New figures from the Central Statistics Office show that consumer prices rose by 0.4% in June compared to the same time last year.
The increase came on the back of higher health and motor insurance premiums and more expensive prices for food and drinks in hotels and restaurants.
On a monthly basis, consumer prices in June rose by 0.1% from May, the CSO said.
Today's figures show that prices in the education sector rose by 4.5% in the year to June, while alcoholic beverages and tobacco increased by 4.1% and prices in restaurants and hotels went up by 2.2%.
The prices of miscellaneous goods and services rose by 3.9% due to higher prices for insurance premiums and the increased costs associated with the local property tax.
These increases were partially offset by falls in the prices of communications, which declined by 4.7%. Clothing and footwear prices fell by 3.4% due to sales in the shops.
There were also decreases in the costs of furniture and household textiles and some food stuffs including vegetables, meat, bread and cereals in June compared to the same time last year.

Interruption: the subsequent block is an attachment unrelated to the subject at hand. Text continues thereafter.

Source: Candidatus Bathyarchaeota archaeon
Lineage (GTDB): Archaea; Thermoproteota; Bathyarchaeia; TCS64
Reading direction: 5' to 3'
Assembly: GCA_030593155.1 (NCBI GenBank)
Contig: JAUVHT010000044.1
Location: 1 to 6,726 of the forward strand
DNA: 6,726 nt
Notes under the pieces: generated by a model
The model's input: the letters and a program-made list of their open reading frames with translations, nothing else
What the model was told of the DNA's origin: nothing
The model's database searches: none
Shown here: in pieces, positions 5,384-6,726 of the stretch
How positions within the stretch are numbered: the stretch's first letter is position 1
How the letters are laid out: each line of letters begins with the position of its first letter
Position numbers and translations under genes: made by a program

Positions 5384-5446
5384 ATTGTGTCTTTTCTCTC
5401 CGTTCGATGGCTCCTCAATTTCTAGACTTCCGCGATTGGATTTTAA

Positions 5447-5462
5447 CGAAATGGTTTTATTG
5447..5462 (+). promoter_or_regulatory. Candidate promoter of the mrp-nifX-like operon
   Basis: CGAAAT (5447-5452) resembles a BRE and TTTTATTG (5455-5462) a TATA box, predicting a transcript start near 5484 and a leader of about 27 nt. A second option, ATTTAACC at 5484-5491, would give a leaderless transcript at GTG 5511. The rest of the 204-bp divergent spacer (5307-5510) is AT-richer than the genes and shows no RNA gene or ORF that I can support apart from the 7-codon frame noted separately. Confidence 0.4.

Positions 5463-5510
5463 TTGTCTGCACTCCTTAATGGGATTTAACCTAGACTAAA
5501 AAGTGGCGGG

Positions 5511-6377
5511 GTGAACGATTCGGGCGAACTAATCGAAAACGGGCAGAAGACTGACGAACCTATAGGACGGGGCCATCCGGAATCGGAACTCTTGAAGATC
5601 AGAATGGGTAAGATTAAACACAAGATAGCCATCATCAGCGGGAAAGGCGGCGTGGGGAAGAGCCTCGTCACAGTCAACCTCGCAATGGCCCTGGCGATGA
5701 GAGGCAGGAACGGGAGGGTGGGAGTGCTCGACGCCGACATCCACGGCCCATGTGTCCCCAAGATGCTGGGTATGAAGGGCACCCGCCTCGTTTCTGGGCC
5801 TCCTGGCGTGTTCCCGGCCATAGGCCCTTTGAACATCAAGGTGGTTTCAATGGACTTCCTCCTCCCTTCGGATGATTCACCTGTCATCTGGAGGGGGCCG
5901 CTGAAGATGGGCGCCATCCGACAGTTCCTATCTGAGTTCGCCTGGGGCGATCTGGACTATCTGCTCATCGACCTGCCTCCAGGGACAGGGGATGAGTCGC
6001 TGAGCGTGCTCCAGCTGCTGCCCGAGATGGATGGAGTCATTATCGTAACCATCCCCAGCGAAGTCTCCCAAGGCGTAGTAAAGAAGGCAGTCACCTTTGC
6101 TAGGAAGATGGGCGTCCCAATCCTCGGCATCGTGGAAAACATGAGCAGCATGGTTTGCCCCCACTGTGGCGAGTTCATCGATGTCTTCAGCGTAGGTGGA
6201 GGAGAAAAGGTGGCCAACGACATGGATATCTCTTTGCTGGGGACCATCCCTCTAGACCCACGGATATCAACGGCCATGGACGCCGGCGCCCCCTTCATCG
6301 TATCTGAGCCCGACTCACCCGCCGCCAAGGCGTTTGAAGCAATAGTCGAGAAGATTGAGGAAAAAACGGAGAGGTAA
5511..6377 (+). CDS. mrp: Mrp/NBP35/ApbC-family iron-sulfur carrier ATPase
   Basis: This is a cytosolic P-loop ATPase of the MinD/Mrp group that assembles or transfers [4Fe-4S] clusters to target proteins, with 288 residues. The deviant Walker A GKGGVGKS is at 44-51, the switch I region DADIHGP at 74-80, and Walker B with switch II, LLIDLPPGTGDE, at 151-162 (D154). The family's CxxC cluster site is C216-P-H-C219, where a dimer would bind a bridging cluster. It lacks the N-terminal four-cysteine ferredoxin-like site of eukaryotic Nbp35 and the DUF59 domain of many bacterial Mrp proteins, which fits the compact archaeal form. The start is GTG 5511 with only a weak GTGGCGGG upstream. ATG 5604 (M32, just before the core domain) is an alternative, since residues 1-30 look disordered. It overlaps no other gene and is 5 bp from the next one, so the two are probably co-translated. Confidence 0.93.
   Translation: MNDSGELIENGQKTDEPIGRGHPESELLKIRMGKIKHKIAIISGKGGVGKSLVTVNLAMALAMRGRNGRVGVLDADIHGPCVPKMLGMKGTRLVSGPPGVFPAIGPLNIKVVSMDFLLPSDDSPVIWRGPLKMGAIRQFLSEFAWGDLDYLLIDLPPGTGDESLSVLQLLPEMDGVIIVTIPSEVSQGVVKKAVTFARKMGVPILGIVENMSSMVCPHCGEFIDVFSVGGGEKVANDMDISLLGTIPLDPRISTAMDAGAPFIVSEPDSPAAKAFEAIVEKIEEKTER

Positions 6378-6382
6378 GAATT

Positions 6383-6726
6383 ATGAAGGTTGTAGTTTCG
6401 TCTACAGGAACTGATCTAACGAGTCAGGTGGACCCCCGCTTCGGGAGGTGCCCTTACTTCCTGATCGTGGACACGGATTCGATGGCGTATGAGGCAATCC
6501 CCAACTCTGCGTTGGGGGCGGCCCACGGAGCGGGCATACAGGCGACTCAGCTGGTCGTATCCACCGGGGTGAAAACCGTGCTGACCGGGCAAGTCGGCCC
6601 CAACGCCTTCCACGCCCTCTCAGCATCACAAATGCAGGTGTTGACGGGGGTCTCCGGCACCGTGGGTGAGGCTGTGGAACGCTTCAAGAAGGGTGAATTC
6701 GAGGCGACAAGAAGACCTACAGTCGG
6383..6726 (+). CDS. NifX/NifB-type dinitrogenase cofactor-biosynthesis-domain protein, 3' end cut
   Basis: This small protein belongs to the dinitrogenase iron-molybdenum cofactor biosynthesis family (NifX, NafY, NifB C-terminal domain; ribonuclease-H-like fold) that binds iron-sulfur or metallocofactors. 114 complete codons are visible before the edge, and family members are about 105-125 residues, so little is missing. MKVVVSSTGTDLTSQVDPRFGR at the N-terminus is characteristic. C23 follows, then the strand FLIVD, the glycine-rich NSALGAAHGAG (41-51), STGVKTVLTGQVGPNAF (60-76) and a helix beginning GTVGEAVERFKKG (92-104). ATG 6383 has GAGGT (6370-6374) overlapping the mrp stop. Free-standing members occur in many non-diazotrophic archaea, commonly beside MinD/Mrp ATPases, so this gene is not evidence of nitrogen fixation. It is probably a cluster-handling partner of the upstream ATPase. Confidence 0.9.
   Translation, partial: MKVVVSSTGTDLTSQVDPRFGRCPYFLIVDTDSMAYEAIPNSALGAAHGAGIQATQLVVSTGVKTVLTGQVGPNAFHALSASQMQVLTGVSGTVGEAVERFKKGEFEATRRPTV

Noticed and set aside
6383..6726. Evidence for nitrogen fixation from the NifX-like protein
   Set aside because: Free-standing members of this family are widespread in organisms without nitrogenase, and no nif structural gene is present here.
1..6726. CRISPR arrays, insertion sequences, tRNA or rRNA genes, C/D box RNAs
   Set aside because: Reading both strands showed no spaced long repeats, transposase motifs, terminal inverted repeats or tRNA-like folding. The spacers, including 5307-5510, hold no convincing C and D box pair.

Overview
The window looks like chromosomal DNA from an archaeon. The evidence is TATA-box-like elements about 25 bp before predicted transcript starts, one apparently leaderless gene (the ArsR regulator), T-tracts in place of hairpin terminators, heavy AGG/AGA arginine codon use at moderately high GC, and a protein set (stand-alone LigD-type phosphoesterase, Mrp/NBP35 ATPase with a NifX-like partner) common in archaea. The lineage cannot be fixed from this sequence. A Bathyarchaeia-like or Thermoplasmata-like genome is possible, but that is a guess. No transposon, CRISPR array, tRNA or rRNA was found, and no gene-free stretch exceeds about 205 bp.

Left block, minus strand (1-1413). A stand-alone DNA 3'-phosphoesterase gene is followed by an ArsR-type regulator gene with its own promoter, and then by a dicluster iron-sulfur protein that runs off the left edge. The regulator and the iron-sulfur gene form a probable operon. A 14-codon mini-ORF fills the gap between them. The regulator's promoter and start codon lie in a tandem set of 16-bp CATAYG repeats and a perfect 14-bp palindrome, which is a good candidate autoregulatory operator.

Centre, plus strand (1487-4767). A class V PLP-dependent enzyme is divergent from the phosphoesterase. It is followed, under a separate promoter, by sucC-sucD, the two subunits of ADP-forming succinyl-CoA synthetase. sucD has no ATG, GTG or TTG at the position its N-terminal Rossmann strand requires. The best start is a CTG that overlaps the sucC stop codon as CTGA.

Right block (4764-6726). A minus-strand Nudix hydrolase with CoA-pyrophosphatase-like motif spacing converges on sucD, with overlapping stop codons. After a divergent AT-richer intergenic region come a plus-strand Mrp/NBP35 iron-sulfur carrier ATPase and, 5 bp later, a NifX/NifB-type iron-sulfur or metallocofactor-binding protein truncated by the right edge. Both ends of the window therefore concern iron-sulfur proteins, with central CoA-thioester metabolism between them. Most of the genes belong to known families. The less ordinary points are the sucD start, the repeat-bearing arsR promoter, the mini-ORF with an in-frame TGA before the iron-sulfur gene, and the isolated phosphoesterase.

The CSO said that on a monthly basis transport costs rose by 1.7% due to higher petrol prices and airfares. Alcoholic beverages and tobacco increased by 0.8% while prices in hotels and restaurants edged 0.5% higher on the back of more expensive accommodation services. But clothing and footwear prices fell by 2.6% because of summer sales, while some food prices edged 0.4% lower.
Commenting on today's figures, ISME called on the Government to reduce "state-influenced business costs", which continue to affect the country's international competitiveness.
ISME reiterated its warning on premature and unsustainable union calls for wage increases, as SMEs continue to struggle with high costs and low consumer demand.
Meanwhile, Merrion economist Alan McQuaid said that domestic inflationary pressures in Ireland are likely to remain depressed for some time to come. However, he said he does expect a "modest uptick" later in the year, with a strengthening labour market likely prompting a gradual rise in wages.
The economist said it still looks like disinflation or deflation rather than inflation is the bigger threat to the economy at this juncture, and it is not just in Ireland.
He pointed out that euro zone inflation currently stands at just 0.5% - way below the ECB's target of close to 2%.
The Irish annual inflation rate had dropped to -0.1% in February, sparking fears of a damaging period of falling prices.
Deflation encourages the belief that prices will fall further, prompting consumers to delay purchases, thereby dampening activity and employment demand.